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IMF's Lagarde: Uncertainty Slows Global Recovery

International Monetary Fund Managing Director Christine Lagarde delivers remarks at the Peterson Institute for International Economics on Monday in Washington, D.C. Lagarde said there are a number of factors eroding growth.
Paul J. Richards
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AFP/Getty Images
International Monetary Fund Managing Director Christine Lagarde delivers remarks at the Peterson Institute for International Economics on Monday in Washington, D.C. Lagarde said there are a number of factors eroding growth.

Managing Director of the International Monetary Fund Christine Lagarde says recent actions by the European Central Bank mark a positive turning point in Europe's financial crisis. But she warned that uncertainty elsewhere will continue to slow the pace of the global recovery.

Back in July, the IMF was forecasting world growth of just under 4 percent for next year. The group's economists will issue a new forecast in a couple of weeks. Lagarde said the new projection still foresees a gradual recovery, but it will shave a few tenths of a percent off global growth.

Lagarde said a number of factors are eroding growth. "At the center of them we clearly see uncertainty — uncertainty about what policymakers can and will deliver on their promises," she said.

But Lagarde, who spoke at the Peterson Institute for International Economics in Washington, D.C., congratulated one set of policymakers. Central bankers, she said, have played a key role. In fact, in recent weeks the central banks of the United States, Japan and the European Union have announced new programs to inject hundreds of billions of dollars into their struggling economies. Lagarde said they were sending big policy signals in the right direction.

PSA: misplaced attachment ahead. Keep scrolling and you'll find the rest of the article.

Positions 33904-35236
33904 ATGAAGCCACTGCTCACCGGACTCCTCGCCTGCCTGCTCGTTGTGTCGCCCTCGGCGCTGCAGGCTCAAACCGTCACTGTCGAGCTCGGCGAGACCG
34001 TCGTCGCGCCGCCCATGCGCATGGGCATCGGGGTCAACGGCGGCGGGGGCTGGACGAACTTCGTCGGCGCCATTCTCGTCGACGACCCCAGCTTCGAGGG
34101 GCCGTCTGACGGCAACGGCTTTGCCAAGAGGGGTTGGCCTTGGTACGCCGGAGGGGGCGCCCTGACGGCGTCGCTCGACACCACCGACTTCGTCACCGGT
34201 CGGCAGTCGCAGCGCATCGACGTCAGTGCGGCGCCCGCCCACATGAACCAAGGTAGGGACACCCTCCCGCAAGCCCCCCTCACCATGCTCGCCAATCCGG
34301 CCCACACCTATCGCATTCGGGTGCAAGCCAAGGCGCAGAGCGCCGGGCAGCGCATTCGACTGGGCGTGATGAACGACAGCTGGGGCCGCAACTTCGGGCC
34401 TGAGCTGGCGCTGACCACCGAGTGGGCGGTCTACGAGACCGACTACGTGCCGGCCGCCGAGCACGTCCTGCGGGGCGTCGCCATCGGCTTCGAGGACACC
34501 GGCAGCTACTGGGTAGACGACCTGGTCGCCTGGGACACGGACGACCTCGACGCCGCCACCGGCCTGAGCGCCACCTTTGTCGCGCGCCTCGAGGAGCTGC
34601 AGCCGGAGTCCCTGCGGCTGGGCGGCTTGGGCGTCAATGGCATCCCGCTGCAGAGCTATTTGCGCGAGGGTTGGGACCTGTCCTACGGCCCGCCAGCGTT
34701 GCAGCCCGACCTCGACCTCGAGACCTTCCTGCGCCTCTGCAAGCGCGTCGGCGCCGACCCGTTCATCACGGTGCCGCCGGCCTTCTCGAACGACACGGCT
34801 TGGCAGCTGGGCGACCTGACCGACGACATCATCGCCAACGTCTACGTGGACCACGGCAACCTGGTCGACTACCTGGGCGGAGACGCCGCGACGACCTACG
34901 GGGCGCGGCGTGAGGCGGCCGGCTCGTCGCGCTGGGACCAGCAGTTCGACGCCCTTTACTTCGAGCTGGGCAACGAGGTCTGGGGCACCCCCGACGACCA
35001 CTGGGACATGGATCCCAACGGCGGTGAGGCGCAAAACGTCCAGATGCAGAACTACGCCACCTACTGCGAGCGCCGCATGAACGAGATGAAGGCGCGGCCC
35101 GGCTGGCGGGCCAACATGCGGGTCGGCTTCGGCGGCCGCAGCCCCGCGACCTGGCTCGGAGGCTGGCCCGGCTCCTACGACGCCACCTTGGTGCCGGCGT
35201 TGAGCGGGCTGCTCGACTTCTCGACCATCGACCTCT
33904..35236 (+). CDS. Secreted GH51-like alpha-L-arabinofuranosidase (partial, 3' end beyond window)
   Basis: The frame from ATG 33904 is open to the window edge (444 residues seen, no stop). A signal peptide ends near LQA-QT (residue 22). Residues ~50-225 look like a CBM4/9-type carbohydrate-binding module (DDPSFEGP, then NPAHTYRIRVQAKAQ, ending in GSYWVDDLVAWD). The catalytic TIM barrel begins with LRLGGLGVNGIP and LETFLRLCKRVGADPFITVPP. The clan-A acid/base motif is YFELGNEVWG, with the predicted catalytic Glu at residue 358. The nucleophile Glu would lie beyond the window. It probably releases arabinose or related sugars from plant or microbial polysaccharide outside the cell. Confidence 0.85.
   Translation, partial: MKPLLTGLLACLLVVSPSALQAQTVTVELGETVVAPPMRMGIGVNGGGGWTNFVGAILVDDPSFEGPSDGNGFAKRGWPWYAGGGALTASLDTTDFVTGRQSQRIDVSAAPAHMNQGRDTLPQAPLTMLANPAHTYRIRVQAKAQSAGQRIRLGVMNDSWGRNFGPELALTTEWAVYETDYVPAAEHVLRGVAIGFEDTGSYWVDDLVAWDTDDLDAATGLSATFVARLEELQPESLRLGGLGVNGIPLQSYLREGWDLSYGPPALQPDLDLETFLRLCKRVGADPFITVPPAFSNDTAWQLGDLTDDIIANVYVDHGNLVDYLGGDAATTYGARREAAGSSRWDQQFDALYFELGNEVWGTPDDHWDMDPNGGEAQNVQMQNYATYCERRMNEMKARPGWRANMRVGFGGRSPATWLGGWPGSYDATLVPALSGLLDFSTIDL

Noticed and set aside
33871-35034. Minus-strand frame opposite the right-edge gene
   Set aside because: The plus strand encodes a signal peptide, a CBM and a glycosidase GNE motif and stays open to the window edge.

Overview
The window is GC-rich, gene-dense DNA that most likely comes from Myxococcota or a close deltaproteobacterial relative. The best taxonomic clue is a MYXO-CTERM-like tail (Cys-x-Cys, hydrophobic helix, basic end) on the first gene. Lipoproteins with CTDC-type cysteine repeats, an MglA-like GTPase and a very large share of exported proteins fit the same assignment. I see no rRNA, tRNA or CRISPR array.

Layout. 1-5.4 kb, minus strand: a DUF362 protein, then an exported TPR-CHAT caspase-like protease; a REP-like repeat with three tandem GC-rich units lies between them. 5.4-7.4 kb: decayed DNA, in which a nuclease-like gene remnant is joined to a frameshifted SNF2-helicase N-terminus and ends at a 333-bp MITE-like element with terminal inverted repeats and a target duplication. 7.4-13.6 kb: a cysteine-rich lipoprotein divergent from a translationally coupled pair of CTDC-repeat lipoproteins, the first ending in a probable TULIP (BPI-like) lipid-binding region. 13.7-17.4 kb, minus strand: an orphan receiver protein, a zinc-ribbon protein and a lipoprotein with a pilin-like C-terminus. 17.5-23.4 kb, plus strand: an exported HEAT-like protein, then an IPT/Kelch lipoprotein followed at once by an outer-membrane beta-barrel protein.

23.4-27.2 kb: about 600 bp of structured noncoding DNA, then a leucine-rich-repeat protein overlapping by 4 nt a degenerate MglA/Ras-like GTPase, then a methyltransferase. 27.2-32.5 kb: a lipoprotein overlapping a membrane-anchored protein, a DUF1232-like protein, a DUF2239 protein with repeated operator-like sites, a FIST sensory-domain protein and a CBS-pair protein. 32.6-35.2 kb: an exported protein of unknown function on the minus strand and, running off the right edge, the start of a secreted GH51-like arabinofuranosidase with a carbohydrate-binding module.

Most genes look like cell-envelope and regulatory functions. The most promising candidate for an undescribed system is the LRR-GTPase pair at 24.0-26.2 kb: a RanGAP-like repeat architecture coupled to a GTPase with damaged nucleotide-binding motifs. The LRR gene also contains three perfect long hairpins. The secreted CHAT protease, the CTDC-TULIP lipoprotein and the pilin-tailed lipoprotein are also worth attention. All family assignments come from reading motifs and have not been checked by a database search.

"They point the way forward and they create an opportunity to build on what has already been done, an opportunity to make a decisive turn in the crisis," she said.

Lagarde singled out the European Central Bank's unlimited bond buying program announced earlier this month as a turning point in the euro crisis. It's aimed at lowering borrowing costs for countries like Spain and Italy. The ECB announcement clearly calmed the financial markets and drove borrowing costs down dramatically.

Jacob Kirkegaard, a Europe specialist at the Peterson Institute, says surveys show the ECB's big move has helped reduce the threat of the euro crisis on the radar screens of investors.

"In fact, the U.S. fiscal cliff in some of these surveys has now overtaken the euro crisis as sort of the single issue that concerns investors the most," Kirkegaard said.

Lagarde called the fiscal cliff — the massive increase in taxes and spending cuts scheduled for Jan. 1 — a serious threat to the U.S. and the global economies. She said the world hopes political clarity would emerge in the U.S. soon.

Copyright 2020 NPR. To see more, visit https://www.npr.org.

John Ydstie has covered the economy, Wall Street, and the Federal Reserve at NPR for nearly three decades. Over the years, NPR has also employed Ydstie's reporting skills to cover major stories like the aftermath of Sept. 11, Hurricane Katrina, the Jack Abramoff lobbying scandal, and the implementation of the Affordable Care Act. He was a lead reporter in NPR's coverage of the global financial crisis and the Great Recession, as well as the network's coverage of President Trump's economic policies. Ydstie has also been a guest host on the NPR news programs Morning Edition, All Things Considered, and Weekend Edition. Ydstie stepped back from full-time reporting in late 2018, but plans to continue to contribute to NPR through part-time assignments and work on special projects.
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